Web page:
|Publication number||US3960279 A|
|Application number||US 05/563,092|
|Publication date||Jun 1, 1976|
|Filing date||Mar 28, 1975|
|Priority date||Nov 9, 1973|
|Publication number||05563092, 563092, US 3960279 A, US 3960279A, US-A-3960279, US3960279 A, US3960279A|
|Inventors||Ronald J. Hartleroad, James C. Krajewski, Ronald G. Rayon|
|Original Assignee||General Motors Corporation|
|Export Citation||BiBTeX, EndNote, RefMan|
|Patent Citations (5), Referenced by (20), Classifications (7)|
|External Links: USPTO, USPTO Assignment, Espacenet|
This application is a division of U.S. patent application Ser. No. 414,274, now U.S. Pat. No. 3,887,997 entitled "Magnetic Alignment of Semiconductor Device Bonding", filed Nov. 9, 1973, in the names of Ronald J. Hartleroad, James C. Krajewski and Ronald G. Rayon, and assigned to the assignee of this application.
This invention pertains to a method and apparatus for transferring and aligning integrally leaded semiconductor chips with conductive lead frame structures for permanently bonding thereto. More particularly, it involves the use of a magnetic force to raise the chip from a temporary carrier into engagement with an overlying lead frame and to concurrently automatically orient the chip while it is in transit, so that integral leads on the chip are precisely aligned with corresponding fingers of the lead frame.
One of the most time consuming and expensive steps in producing packaged semiconductor integrated circuit devices has been in the attachment of larger conductive leads to the integrated circuit chip to provide electrical connection to external circuitry. One technique is to bond filamentary wires which interconnect particular regions on the chip to corresponding leads of a conductive pattern on a rigid substrate, thereby making the electrical connection therebetween.
One can avoid the time consuming and expensive wire bonding operation by providing integral metal leads extending outwardly from one face of the chip. In a flip chip these leads extend perpendicular from the chip face, as contact bumps. In a beam leaded chip, the leads extend parallel to the chip face and are cantilevered over the edge of the chip. Such integral leads are extensions of a conductor pattern on the chip face, and serve as electrical interconnection points for larger conductive leads.
The larger conductive leads can be initially part of a lead frame having a plurality of spaced sets of inwardly convergent cantilevered fingers. The fingers of each set have free inner end portions which correspond to the integral lead pattern on the chip. In the usual lead frame constructed entirely of metal, the cantilevered fingers are unsupported at their free ends. Chips having contact bumps, popularly referred to as flip chips, can be attached to the lead frame by soldering the contact bumps directly to the corresponding finger free ends of the lead frame. This simultaneously produces a low resistance electrical connection between the bumps and respective fingers of the lead frame. While this alleviates the necessity for wire bonding, the chip still must be very precisely aligned so that the contact bumps are registered with their corresponding lead frame fingers.
One prior method of attaining this alignment involves supporting the back side of a flip chip on a small, needle-like vacuum chuck, and bringing the chip into engagement with overlying fingers of a lead frame extending parallel to the major surfaces of the chip. An operator manually raises and at least rotates the chuck while looking through a microscope to obtain good aligned contact bump-finger engagement. In many instances, the operator must also laterally move the chuck to get the proper register. This was time consuming, and therefore in high volume production proved to be expensive. In addition to the expense of such operations, it was inherently subject to human error due to the extremely small size of the chips. Moreover, the yields and reliability of the resultant devices depended upon the skill and precision of the individual operator, who before this invention had to manually align the chip and lead frame fingers.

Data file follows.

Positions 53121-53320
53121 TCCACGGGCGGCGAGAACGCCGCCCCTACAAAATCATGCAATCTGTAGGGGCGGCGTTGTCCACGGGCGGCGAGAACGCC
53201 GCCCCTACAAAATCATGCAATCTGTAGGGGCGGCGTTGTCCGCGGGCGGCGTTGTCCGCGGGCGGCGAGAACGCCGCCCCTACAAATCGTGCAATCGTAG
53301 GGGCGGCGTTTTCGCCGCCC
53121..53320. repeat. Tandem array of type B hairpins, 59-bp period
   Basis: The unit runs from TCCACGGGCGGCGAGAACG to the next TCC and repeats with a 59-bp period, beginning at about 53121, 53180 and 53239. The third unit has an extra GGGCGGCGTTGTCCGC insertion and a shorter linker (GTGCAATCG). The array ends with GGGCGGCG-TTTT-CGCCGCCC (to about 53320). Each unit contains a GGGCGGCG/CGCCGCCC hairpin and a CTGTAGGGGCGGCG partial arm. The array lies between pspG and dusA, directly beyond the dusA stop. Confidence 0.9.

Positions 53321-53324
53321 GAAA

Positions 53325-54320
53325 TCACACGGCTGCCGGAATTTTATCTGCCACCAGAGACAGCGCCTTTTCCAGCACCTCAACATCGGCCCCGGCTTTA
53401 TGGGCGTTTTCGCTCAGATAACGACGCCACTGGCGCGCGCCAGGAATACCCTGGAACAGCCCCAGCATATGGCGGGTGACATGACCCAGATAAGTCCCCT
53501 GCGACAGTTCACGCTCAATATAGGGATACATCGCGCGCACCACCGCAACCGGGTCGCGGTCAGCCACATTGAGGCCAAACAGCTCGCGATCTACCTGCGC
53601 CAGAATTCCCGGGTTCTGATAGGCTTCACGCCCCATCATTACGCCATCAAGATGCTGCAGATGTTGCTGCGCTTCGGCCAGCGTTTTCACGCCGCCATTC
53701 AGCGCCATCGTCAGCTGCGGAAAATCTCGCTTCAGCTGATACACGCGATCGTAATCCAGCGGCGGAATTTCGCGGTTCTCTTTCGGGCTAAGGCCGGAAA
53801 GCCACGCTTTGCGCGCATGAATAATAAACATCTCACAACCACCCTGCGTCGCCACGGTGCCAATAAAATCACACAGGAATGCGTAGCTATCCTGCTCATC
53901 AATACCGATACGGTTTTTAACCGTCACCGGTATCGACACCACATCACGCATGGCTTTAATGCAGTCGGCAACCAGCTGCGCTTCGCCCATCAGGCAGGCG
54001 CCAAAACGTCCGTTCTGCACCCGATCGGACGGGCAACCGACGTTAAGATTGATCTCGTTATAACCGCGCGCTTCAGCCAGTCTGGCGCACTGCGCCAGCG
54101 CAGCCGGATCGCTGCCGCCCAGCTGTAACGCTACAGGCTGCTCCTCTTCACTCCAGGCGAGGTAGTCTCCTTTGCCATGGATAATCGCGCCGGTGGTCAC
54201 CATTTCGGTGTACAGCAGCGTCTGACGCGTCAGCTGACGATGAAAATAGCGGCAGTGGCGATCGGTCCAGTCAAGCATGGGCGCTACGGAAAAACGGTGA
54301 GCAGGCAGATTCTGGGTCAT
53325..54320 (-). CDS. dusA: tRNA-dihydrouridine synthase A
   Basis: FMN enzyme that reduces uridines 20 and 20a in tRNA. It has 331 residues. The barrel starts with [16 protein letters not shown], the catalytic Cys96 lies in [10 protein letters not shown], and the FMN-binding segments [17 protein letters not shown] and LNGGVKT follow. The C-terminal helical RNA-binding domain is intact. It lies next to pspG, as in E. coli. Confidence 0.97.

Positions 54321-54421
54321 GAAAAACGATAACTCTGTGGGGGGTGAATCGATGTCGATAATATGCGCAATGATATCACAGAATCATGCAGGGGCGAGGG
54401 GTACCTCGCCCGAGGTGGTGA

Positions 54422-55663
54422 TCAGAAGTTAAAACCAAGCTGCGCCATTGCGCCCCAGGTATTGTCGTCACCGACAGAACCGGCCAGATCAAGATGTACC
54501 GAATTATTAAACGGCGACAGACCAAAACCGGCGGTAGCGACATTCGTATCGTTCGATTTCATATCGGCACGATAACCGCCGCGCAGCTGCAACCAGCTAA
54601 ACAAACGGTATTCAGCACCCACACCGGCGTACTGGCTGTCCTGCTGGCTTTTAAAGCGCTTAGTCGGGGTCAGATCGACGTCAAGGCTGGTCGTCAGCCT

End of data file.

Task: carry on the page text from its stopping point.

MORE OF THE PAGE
In high volume production operations, the unsupported free ends of the converging lead frame fingers are frequently bent somewhat in handling so that they are not always precisely coplanar with one another. Furthermore, the height from contact bump to contact bump on an individual chip can vary. Therefore, substantial overtravel of the chuck is often needed to insure that every contact bump on a chip is intimately engaged with its corresponding finger. This chuck overtravel bends at least some and generally most of the fingers above their original plane. If the chip is bonded to the fingers while they are overstressed, a poor mechanical and electrical bond between the flip chip and the lead frame may result.
Through the use of our invention, integrally leaded semiconductor device chips can be automatically precisely aligned with lead frame structures without the necessity of manual alignment, thereby resulting in greater production efficiency and more reliable, stronger bonds.
Therefore, it is an object of this invention to provide a method and apparatus for magnetically transferring and automatically aligning semiconductor chips with conductive lead frame structures for bonding thereto.
It is a more specific object of this invention to provide an apparatus and method for magnetically raising a semiconductor chip from a temporary carrier to a conductive lead frame structure, concurrently automatically orienting the chip with corresponding fingers of the lead frame while the chip is being raised, and bonding the chip in place while it is in a uniform precisely aligned and low stress intimate engagement with the lead frame fingers.